|Place of origin||Italy|
|Main ingredients||Pastry dough|
|Variations||Many types of fillings|
A cornetto (Italian pronunciation: [korˈnetto]), meaning "little horn", is an Italian variation of the kipferl.
The main ingredients of a cornetto are pastry dough, eggs, butter, water and sugar. Egg yolk is brushed on the surface of the cornetto to obtain a golden color during baking.
The cornetto vuoto (Italian: "empty cornetto") is commonly accompanied by various fillings, including crema pasticcera (custard), apricot jam or chocolate cream, and covered with powdered sugar or ground nuts. A cornetto with an espresso or cappuccino at a coffee bar is considered to be the most common breakfast in Italy.
The name cornetto is common in Southern and Central Italy, while it is called brioche in the North.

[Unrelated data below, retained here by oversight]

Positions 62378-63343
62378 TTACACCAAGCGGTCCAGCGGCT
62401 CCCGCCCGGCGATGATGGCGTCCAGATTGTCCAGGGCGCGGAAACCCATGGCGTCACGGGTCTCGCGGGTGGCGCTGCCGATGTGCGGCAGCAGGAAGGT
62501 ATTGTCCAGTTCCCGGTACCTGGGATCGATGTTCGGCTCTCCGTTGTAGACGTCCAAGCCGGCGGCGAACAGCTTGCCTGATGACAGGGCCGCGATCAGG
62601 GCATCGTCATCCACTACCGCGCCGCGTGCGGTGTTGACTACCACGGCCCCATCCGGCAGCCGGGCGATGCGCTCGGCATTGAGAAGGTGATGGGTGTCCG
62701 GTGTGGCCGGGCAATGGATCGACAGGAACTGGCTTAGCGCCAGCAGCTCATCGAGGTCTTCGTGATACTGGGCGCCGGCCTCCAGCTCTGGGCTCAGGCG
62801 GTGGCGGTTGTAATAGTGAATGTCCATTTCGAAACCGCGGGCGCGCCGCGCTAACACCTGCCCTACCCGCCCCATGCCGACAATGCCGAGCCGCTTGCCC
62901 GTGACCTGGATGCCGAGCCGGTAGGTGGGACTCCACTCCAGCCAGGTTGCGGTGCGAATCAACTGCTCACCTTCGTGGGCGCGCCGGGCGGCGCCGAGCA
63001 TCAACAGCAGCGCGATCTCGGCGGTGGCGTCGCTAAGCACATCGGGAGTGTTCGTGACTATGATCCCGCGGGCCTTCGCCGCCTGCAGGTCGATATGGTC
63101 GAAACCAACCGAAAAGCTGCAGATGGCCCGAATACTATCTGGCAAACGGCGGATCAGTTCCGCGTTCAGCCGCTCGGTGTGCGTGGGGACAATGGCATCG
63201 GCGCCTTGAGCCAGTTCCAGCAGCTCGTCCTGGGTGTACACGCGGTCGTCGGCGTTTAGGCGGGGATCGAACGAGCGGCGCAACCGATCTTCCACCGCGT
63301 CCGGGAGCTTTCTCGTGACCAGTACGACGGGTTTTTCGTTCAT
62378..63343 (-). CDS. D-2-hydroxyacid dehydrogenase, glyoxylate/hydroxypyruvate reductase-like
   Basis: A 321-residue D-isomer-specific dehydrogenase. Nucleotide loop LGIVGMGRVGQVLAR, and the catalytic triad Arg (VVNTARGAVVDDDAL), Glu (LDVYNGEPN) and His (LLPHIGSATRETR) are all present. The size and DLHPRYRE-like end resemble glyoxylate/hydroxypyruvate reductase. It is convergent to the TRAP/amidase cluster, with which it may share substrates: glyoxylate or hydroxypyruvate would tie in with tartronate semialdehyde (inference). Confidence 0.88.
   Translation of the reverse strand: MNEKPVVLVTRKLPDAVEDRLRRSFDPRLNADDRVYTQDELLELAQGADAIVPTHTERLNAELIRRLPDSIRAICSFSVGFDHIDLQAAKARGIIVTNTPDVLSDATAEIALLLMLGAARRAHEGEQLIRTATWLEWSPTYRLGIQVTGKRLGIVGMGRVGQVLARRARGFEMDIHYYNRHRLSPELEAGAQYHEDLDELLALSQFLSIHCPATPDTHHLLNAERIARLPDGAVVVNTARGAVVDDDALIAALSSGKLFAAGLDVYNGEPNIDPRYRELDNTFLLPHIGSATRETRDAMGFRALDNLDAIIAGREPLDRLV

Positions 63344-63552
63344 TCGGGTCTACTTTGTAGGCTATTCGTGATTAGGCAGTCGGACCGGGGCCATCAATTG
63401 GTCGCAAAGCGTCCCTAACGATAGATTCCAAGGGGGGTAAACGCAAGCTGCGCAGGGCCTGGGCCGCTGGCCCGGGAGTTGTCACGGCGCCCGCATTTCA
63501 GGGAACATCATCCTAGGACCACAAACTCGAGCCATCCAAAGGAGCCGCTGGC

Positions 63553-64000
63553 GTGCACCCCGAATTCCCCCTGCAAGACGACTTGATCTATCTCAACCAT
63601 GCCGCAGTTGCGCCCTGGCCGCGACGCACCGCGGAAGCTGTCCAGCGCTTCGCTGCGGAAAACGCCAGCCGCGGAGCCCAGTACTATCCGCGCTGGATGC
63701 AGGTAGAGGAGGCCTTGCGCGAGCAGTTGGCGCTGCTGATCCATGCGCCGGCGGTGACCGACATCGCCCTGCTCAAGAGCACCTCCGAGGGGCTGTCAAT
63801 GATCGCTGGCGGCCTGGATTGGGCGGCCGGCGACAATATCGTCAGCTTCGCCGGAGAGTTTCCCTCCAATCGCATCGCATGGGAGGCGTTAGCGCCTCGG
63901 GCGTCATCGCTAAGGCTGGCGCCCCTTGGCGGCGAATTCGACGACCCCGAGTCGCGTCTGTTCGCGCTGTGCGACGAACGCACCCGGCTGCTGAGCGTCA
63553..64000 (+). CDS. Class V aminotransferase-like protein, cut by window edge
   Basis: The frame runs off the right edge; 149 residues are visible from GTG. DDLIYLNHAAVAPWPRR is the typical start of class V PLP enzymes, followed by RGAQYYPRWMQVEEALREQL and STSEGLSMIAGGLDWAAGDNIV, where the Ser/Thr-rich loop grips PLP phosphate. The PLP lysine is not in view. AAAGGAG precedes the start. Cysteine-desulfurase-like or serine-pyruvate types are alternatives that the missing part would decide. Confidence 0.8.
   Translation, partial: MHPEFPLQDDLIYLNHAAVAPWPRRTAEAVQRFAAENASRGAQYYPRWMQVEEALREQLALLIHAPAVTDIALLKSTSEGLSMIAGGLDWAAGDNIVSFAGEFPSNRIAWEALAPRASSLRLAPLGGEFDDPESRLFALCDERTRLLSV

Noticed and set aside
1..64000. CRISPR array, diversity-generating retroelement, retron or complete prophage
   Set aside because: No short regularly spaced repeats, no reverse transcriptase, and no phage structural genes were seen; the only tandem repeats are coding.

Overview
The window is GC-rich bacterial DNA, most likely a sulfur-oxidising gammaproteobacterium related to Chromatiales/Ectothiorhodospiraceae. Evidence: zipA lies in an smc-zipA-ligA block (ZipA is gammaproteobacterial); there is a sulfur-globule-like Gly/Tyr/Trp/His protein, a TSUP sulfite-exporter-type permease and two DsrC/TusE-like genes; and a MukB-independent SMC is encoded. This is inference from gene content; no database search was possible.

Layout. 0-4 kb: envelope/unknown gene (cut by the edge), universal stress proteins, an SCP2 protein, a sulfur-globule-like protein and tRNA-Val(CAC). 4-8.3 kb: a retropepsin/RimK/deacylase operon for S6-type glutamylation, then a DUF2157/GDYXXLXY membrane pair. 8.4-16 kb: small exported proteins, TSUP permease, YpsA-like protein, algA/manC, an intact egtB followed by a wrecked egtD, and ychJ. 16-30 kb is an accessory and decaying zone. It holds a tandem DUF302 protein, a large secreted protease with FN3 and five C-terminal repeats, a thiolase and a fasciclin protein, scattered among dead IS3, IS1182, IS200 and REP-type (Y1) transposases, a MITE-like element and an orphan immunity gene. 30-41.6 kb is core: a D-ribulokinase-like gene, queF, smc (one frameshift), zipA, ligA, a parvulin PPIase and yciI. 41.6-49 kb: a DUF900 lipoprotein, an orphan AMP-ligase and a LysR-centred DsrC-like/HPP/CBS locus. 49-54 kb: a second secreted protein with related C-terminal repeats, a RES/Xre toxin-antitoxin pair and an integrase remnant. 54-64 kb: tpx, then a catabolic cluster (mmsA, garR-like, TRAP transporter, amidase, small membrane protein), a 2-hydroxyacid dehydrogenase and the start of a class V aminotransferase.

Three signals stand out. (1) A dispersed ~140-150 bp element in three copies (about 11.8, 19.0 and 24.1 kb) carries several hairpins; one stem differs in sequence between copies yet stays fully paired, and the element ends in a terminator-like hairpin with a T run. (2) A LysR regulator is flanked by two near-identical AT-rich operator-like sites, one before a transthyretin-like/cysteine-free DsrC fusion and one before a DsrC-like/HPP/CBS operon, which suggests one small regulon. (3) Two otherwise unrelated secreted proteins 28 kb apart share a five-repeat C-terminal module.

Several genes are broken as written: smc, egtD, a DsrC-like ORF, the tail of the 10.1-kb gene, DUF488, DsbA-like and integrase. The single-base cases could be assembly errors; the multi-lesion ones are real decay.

The recipe of Kipferl became popular in Italy, and more specifically in Veneto, after 1683, thanks to the intense commercial relations between the Republic of Venice and Vienna.  On the contrary, it was not until 1770 that France too, with the marriage between the Austrian Marie-Antoinette and the future King Louis XVI, swept the horn. Its recipe was modified by the pastry chefs, who enriched it with butter and called it a croissant.The first recipe of yeast-leavened laminated croissant is from the French chef Sylvain Claudius Goy and became popular in France mainly in the 20th century